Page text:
Two days after this circumstance, Simon and bis associates made an attempt on the other two mounts, where the Romans had by this tinie planted their battering-rams, and began their operations. Jephthæus, a Galilean of the city of Gasis ; Megassarus, a domestic of queen Mariamne ; and Agiras (otherwise the lame) the son of Naba. tæus of Adiabene, greatly distinguished themselves on this occasion. They ran with turches in their bands, and, forcing their way through the troops of the enemy with as. much unconcern as if there had been no opposition, they set fire to the works ; and

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though they were opposed by darts and arrows, they resolutely persevered in their intention till the whole erection was in a flame. These three men were esteemed among the bravest that took part in the war.

When the flames began to ascend, the Romans sent a body of troops to the relief of their brother soldiers ; but, in the mean time, the Jews violently assailed them with shot from the walls, and in total disregard of their owu safety, made a vigorous attack on those who were endeavouring to stop the progress of the fire. The Romans used every effort in their power to save the battering-rams, the covers of which were by this time consumed ; while the Jews advanced even into the flames to prevent them ; nor would they let go their hold, though the iron work was then of a burning heat. was now tio possibility of preventing the fire passing to the ramparts; and when the Romans found that they were encompassed with flames, and that no hope remained of saving their works from destruction, they retreated to their camp.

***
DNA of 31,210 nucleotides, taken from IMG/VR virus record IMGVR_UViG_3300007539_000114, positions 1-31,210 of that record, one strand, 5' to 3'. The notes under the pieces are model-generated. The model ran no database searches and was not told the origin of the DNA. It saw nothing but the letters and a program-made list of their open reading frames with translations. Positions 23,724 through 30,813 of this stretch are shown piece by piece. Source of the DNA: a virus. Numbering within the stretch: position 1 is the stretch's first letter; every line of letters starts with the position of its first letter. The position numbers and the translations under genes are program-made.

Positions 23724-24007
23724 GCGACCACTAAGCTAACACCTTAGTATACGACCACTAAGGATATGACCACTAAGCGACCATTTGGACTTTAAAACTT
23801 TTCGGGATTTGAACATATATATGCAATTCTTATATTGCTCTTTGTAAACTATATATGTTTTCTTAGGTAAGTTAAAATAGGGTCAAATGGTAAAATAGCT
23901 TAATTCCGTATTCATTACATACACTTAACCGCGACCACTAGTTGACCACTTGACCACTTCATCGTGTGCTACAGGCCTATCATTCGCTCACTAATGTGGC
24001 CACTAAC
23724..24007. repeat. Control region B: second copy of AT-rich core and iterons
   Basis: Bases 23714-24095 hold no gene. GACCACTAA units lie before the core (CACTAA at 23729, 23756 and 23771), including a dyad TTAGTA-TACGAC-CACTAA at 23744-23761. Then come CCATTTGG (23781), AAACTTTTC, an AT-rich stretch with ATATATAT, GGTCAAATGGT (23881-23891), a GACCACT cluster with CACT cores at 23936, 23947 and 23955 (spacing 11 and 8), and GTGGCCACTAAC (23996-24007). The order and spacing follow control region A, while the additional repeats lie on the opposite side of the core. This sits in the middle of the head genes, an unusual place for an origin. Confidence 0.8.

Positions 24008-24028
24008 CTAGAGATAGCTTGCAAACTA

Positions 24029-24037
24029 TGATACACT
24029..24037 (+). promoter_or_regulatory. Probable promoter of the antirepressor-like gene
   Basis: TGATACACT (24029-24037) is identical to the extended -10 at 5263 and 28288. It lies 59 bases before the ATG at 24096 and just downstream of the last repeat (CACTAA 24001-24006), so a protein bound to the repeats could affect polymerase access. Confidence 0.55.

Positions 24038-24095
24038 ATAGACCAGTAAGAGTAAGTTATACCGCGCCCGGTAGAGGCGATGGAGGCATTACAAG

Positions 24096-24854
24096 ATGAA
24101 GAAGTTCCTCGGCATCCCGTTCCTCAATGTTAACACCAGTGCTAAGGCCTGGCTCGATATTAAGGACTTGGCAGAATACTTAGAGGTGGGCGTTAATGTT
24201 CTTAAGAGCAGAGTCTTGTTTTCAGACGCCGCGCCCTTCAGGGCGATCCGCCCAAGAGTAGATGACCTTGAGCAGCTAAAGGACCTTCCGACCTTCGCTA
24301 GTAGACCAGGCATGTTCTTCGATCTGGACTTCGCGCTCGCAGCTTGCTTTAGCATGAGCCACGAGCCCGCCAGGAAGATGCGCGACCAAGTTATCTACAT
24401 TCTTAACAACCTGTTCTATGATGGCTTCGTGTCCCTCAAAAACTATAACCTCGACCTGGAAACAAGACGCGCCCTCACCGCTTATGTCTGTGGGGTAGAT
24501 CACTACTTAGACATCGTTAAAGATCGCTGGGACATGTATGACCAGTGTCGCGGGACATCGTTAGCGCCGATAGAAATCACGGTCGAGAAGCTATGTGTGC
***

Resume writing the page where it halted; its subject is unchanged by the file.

Such numbers from without the city now came in as reinforcements to the Jews, that this additional aid gave them such fresh spirits and courage, that, fluslied with the hope of conquest, they advanced even to the camp, and made an attack on the guards. The office of the Roman gvards, according to the strictoess of their discipline, was to perform their duty alternately relieving each other ; and the man who quitted bis station, under any pretence whatever, was certain of suffering death without mercy. Thus assured, from the very nature of their station, that they must suffer the infamous death of deserters if they did not fall like men of honour, they made so resolute an opposition, that some of those who had fled thought themselves under a necessity of returning ; when they made such resistance, by means of their engines, that the excursions of the Jews from the city were stopped. These Jews had sallied forth with the utmost fury, unprovided even with weapons for their defence, attacking all they met with without distinction, rashly rushing among their enemies, and throwing themselves on the points of their pikes. In a word, the advantages of the Jews at any time gained over the Romans were less acquired by real courage than rash precipitancy; while the Romans, little afraid of any essential injury the Jews could do them, often yielded to the violent impetuosity of their opponents.